In the early, online edition of Genome Research this week, MD Anderson Cancer Center researcher Jean-Pierre Issa and his team found DNA methylation levels shifts at some genes in aging mouse tissues. When they compared DNA methylation profiles at more than 3,600 genes in intestinal tissue from three-month-old and 35-month-old mice, the researchers found 774 genes with more methylation in the older mice and 466 with less methylation. "Our findings demonstrate a surprisingly high rate of hyper- and hypomethylation as a function of age in normal mouse small intestine tissues and a strong tissue-specificity to the process," they write. "We conclude that epigenetic deregulation is a common feature of aging in mammals."
French, British, and Swiss researchers explore how replication timing affects neutral substitution patterns in mammalian genomes. The team did sequencing experiments with labeled DNA to follow replication across the human genome and looked at data on substitution patterns in human, chimpanzee, and other mammalian genomes. Their results suggest replication timing can influence non-CpG substitution rates and contribute to mammalian evolution.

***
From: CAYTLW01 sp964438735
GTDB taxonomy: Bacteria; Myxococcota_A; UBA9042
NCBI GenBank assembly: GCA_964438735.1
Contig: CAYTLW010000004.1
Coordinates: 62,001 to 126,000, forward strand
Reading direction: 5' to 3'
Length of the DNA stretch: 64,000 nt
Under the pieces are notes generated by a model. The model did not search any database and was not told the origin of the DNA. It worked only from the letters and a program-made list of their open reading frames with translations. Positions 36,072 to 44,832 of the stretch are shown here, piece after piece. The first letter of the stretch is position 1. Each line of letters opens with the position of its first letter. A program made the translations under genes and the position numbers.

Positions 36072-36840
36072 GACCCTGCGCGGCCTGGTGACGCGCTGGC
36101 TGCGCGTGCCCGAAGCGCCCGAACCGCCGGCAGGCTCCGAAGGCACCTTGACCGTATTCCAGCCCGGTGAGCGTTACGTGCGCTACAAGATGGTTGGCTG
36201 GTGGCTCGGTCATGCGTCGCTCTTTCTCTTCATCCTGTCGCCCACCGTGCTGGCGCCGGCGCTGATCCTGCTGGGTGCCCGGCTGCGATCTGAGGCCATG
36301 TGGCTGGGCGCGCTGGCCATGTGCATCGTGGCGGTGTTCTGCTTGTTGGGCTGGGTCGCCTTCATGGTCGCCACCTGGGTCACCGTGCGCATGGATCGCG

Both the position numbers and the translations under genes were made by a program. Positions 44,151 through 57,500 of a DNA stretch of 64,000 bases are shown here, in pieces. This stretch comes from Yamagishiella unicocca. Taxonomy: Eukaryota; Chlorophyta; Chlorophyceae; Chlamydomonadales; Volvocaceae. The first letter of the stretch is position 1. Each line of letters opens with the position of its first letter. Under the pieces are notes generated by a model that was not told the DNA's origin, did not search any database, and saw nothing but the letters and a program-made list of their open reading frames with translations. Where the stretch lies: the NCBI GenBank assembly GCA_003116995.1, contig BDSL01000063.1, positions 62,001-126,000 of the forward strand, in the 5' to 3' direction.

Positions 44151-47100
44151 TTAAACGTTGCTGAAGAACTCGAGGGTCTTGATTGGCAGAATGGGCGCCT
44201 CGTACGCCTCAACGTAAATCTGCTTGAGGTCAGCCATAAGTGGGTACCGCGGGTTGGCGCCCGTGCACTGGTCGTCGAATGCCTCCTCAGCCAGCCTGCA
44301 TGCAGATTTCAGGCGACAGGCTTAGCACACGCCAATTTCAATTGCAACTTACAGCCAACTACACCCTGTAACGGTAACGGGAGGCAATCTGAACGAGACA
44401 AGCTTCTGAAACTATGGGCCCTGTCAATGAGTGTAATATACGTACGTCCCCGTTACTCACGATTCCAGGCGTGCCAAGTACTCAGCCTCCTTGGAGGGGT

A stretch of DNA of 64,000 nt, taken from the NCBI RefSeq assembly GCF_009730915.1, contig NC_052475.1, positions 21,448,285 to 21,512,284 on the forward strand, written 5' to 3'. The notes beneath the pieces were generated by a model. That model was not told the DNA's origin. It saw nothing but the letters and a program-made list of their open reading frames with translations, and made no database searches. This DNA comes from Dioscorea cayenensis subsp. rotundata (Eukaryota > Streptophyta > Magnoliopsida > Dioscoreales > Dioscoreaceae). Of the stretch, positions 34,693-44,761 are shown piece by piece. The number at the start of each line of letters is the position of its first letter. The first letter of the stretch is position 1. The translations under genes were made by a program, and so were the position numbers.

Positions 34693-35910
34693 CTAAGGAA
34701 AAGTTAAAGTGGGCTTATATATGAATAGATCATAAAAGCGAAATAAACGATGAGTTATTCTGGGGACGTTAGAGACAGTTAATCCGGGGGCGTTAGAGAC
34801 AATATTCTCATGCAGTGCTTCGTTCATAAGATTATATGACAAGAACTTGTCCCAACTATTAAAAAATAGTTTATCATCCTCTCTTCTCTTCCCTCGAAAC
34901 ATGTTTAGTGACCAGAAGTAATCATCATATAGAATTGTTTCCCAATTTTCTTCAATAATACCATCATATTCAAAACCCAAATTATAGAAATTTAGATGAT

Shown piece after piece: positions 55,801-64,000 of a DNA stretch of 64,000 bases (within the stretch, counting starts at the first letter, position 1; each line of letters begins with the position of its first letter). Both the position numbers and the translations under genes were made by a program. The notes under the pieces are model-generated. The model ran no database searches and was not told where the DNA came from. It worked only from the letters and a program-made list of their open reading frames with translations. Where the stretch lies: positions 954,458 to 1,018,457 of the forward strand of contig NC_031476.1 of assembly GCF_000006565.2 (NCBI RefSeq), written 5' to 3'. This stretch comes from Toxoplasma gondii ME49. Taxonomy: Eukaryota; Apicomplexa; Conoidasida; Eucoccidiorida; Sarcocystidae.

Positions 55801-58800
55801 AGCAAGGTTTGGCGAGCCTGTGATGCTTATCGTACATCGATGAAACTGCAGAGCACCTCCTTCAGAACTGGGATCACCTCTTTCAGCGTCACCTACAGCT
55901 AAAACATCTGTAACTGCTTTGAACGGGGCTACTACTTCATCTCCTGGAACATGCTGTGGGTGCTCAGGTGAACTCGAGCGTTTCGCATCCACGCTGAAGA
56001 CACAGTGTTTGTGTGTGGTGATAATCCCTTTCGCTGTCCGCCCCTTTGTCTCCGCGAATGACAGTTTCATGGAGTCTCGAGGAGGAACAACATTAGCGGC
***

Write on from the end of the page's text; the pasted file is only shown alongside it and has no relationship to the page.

Researchers from the University of California, San Francisco, and Kaiser Permanente Northern California demonstrate that they could find functional elements in non-coding DNA using genetic variation patterns. By sifting through polymorphism data in sequences from three public databases, the team showed that genetic variants within non-coding sequences can be used to find a range of functional elements — from splice sites to potential slice site enhancers.
Australian researchers show that a protein called ATRX contributes to telomere structure. Although past research has shown that ATRX mutations can cause X-linked mental retardation, little was known about its function. Now, researchers show that the ATRX protein is found at the telomeres of mouse embryonic stem cells during interphase, where it acts with the histone H3.3 to help localize another protein, CBX5. "These findings suggest a novel function of ATRX," they write, "working in conjunction with H3.3 and CBX5, as a key regulator of [embryonic stem] cell telomere chromatin."